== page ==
The thing is that nobody has enough brain power to question every assumption, to think about every single facet of an investment. There are certain things you need to take for granted. And people would take for granted the idea that, "OK, something that Moody's rates triple-A must be money-good, so I'm going to worry about the other things I'm investing in, but when it comes time to say, 'Where am I going to put my cash?,' I'll just leave it in triple-A commercial paper, I don't have time to think about everything." It could be the case that, yeah, the power's going to fail in my office, and maybe the water supply is going to fail, and I should plan for that, but you only have so much brain power, so you think about what you think are the relevant factors, the factors that are likely to change. But often some of those assumptions that you make are wrong.
HFM: Well, a paradigm shift in finance is maybe what we've gone through in the sub-prime market and the spillover that's had in a lot of other markets where there were really basic assumptions that people made that, you know what?, they were wrong.
n+1: So the Moody's ratings were like the water running...
HFM: Exactly. Triple-A is triple-A. But there were people who made a ton of money in the sub-prime crisis because they looked at the collateral that underlay a lot of these CDOs [collateralized debt obligations] and commercial paper programs that were highly rated and they said, "Wait a second. What's underlying this are loans that have been made to people who really shouldn't own houses--they're not financially prepared to own houses. The underwriting standards are materially worse than they've been in previous years; the amount of construction that's going on in particular markets is just totally out of proportion with the sort of household formation that's going on; the rating agencies are kind of asleep at the switch, they're not changing their assumptions and therefore, OK, notwithstanding something may be rated triple-A, I can come up with what I think is a realistic scenario where those securities are impaired." And pricing on triple-A CDO paper was very, very rich. Spreads were very, very tight, and these guys said, "You know what? These assumptions that triple-A is money-good, or the assumptions that underlay Moody's ratings..."
HFM: In other words, if you buy a bond, you're going to get back your principle. It's money-good. You're going to get a hundred cents on the dollar back.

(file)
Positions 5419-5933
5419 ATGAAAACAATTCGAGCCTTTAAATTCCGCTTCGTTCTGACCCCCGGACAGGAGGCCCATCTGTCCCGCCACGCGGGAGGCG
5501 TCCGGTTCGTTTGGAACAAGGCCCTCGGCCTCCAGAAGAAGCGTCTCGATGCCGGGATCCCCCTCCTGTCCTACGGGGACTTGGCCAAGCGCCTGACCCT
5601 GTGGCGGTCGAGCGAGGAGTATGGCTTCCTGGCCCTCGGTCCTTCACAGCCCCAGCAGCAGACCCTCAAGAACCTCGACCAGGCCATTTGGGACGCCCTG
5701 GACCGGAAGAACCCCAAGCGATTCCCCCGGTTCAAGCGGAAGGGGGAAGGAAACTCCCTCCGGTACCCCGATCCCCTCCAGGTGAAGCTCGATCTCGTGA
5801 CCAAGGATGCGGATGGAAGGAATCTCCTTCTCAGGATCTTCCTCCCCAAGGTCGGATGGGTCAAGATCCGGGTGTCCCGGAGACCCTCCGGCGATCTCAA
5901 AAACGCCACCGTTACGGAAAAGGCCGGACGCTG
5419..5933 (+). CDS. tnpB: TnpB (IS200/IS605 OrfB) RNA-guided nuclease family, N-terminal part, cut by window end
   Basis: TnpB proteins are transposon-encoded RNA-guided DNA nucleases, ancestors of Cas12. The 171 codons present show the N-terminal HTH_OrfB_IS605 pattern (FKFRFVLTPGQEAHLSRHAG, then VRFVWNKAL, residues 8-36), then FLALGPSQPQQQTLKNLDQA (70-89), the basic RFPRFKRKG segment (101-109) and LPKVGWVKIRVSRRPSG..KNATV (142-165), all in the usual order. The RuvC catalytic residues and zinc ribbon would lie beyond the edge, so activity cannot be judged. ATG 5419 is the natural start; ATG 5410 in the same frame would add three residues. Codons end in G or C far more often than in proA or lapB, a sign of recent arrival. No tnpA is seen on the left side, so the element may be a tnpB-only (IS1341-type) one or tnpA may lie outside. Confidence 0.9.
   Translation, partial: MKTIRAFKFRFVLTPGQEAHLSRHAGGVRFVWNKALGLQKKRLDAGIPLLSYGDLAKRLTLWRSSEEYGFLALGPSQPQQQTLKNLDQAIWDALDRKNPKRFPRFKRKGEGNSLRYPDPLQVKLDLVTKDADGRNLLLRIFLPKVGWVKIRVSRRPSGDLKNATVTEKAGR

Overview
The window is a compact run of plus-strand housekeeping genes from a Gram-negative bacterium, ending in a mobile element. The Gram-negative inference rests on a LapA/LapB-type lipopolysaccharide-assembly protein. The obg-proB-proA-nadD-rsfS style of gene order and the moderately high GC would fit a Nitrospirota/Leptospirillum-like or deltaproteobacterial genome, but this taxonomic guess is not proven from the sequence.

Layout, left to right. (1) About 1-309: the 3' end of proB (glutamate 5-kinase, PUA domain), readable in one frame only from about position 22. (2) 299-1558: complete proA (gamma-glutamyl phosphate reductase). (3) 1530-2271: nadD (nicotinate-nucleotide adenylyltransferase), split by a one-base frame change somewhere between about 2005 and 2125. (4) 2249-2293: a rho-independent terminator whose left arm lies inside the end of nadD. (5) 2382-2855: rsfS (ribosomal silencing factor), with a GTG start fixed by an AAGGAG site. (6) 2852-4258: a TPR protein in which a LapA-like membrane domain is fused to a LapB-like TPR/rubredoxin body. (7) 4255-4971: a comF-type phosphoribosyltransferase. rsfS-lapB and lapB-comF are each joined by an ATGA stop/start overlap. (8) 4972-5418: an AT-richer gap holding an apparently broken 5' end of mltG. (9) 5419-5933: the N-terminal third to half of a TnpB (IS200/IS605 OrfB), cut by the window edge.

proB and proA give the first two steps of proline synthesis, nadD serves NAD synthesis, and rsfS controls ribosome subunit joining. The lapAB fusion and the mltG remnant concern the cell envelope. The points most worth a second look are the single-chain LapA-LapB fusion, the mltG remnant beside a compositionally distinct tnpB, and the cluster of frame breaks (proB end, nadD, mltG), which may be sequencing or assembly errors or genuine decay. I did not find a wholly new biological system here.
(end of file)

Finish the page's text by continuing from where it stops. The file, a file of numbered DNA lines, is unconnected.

But in reality this was wrong, and people were able to short triple-A securities very cheaply. They weren't paying a lot to be short and they made huge money on triple-A securities and triple-A CDO paper that now trades at fifty cents on the dollar. I mean that is like the water's not running today, right? The sun didn't rise. But if you were trained in finance, you probably are more likely to take for granted that, "The rating agencies have a very sound process, credit analysis, the same process that I've been trained in, all the assumptions that I use are kind of the same as the assumptions they use."
Now, people know that ratings aren't something you can take for granted any longer, but nobody knows how to live without them. Money market funds, for example, need the type of heuristics that ratings can provide in order to function in the pre-Reserve manner. As Millman said:
The market is inevitably focused on a short time horizon, fickle and volatile by its very nature. We want major financial institutions - banks, insurers, etc. - to look beyond the market to longer term risk metrics. Without the agencies as an independent arbiter of what these might be, the market is all we have left.
I don't know what the right answer is in terms of creating better rating agencies: I think that the conflict of interest arising from the agencies getting paid by the issuers (which has attracted so much criticism) is overblown as a causal explanation, if only because (as Millman also points out) if the rating agencies' fee depends on a deal getting done, their incentive will be to get the deal done regardless of whether the check comes from the deal's managers or investors. And public agencies are just as susceptible to risk miscalculation, as we have seen in the current crisis. But it is hard to see how the markets can recover until reliable ratings exist again.